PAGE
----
Moving Past Stuck

Recovery work is definitely a journey.  And while the traumatic emotions and memory recovery feel awful sometimes, there is nothing worse than feeling stuck. 

In this work, “stuck” is a technical term.  It means our defenses are winning the inner battle at the moment.  Why?  We have hit a new threshold in our recovery work.  It might take the form of a new emotion, memory or belief, but it feels too scary to process.  Of course, we don’t consciously know any of this.  If we did, we would take steps to change it.  So we spend far too much time in the phase of “stuck” before we develop awareness of what is going on.

For those who have not embraced trauma recovery, they may spend their entire life in this phase.  But for those of us who have started this journey, feeling stuck can feel extremely uncomfortable.  And it is amazing how good our defenders are at explaining this discomfort away.  They are really, really good at it.  And so we sit in our uncomfortable “stuckness” for much too long.

But we can build our ability to identify that stuck phase.  When our defenses are high and our inner battle is in overdrive, those blocks show up in three ways.

The Body

When we are stuck, our body is not in a good place.  There is no flow.  Not only do we lose the energetic flow, but anything that is supposed to flow can get stuck too.  Our blood gets marred with cholesterol.  Our digestion slows down and gets stuck.  Anything that is supposed to rid the body of toxins stops working like it should.  And our muscles get tense and painful as they block whatever we don’t want to feel and see.  There is nothing like a chronic illness to identify our “stuckness”.

The Emotions

When we are stuck, we are likely only experiencing two emotions: anger and hopelessness.  But we don’t know we are experiencing them.  They are defensive emotions and they show up in defensive ways.  Our anger has a tendency to look like anxiety and panic, although it can show up as explosions of rage or passive aggression.  Our hopelessness looks like depression.  Underneath the anxiety and depression are emotions like grief, shame and fear.  But we cannot access them because our defenses have battened down the hatches.  They are keeping those potentially deadly (in our defenders’ opinions) emotions at bay by blocking them.

The Mind

When we are stuck, the mind is instrumental in blocking our awareness.  Our mind becomes manic, making lists, daydreaming, and inventing every awful scenario that could happen.  Distraction is the tool and it works so well.  Every time we begin to feel, the mind is there to change our focus back to the constant needs of the outside world.  In addition, the mind will hit us with beliefs that make us think nothing needs to be addressed.  Some of the most popular are:

We have done all the recovery work we need to do.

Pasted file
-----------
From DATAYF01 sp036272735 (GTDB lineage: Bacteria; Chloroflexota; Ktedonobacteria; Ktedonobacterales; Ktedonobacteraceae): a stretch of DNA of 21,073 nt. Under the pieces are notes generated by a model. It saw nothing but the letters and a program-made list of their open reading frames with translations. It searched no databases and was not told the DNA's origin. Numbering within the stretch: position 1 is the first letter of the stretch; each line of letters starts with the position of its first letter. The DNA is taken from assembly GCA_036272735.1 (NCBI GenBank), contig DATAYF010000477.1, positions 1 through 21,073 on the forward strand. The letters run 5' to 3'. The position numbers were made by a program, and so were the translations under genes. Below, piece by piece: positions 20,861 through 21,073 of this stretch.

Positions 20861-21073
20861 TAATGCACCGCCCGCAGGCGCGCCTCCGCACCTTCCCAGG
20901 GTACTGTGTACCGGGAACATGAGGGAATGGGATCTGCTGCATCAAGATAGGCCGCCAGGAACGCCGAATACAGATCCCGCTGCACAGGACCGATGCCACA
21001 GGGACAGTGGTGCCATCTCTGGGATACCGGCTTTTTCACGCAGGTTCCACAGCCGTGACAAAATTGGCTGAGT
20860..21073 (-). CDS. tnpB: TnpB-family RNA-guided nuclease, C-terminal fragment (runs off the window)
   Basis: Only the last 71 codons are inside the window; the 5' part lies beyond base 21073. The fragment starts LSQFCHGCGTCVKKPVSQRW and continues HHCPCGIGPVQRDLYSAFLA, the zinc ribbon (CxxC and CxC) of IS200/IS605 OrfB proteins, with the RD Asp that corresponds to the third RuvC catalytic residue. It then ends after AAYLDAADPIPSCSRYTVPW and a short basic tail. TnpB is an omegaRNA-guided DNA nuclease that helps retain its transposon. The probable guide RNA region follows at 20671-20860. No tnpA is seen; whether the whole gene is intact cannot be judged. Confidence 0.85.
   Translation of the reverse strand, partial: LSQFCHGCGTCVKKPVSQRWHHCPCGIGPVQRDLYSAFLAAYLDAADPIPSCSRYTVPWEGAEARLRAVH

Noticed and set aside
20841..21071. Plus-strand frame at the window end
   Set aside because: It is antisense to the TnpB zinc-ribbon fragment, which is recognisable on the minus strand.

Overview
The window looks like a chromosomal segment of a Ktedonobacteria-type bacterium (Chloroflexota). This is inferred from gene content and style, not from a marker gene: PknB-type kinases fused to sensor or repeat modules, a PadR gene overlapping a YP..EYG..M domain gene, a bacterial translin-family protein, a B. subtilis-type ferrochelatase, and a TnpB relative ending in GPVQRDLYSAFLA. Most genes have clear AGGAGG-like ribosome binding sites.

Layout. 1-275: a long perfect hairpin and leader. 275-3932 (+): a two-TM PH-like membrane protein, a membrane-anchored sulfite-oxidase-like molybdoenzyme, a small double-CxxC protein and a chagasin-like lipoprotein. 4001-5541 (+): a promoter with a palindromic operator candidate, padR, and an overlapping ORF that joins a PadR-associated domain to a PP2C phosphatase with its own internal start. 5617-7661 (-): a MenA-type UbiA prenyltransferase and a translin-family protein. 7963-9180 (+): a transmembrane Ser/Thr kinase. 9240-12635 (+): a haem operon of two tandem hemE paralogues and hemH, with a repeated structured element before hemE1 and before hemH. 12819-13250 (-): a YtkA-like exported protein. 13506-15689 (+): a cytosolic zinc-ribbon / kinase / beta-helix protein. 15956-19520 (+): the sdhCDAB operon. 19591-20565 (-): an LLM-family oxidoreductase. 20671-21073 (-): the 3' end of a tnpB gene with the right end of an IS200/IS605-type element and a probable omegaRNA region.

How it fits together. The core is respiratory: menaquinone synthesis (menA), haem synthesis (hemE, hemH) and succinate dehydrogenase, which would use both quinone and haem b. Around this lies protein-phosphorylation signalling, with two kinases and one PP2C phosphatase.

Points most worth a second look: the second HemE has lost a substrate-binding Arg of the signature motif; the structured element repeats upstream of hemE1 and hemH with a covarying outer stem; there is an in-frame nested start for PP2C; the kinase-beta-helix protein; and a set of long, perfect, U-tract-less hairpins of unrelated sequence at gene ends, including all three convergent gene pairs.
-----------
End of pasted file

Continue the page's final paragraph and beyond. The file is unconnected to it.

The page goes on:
Emotions are dangerous and will keep us from our responsibilities.

Society doesn’t want to see our negativity.  Just stay positive.

But all of these attempts to keep us stuck are very dangerous.  The longer we stay stuck, the more damage we do to our minds, bodies and external lives as we repeat our patterns from the past.  When we are moving forward in recovery, we are moving forward in life (even when it doesn’t seem like it).

So what can you do to move out of the “stuck” phase?  Here are some suggestions:

  1. Engage in a form of body work that gets things flowing. This could be anything from yoga to running to Reiki to massage.  When we engage the body in the process of healing, amazing progress can happen.
  2. Let your inner parts express from the emotions you are feeling. Start with the anxiety and depression and let the unconscious message behind them come forward.  As you write from them, they will start to shift to the emotions behind the emotions.  Write from them too.
  3. Pay attention to what your mind is doing. Start to take control of what your thoughts are telling you.  Question the beliefs that don’t seem right.  They come from childhood.  Explore how your mind keeps you distracted.  Start practicing thought management through awareness and meditation.  Even if you can stay with it for 30 seconds, you are making major progress.  You will improve over time if you persist.
  4. Bring in a helper who can see where you might be stuck. Sometimes our blind spot will be more obvious to another person.  Get help even when your inner parts are telling you not to trust anyone.

If you are stuck, take some steps to get yourself unstuck.  With small but consistent changes, you can take charge of your recovery and progress in ways you had not thought possible.  With the right awareness, you can move yourself past stuck and into living.

Written By Elisabeth Corey, MSW

Moving Past Stuck was originally published @ Beating Trauma and has been syndicated with permission.

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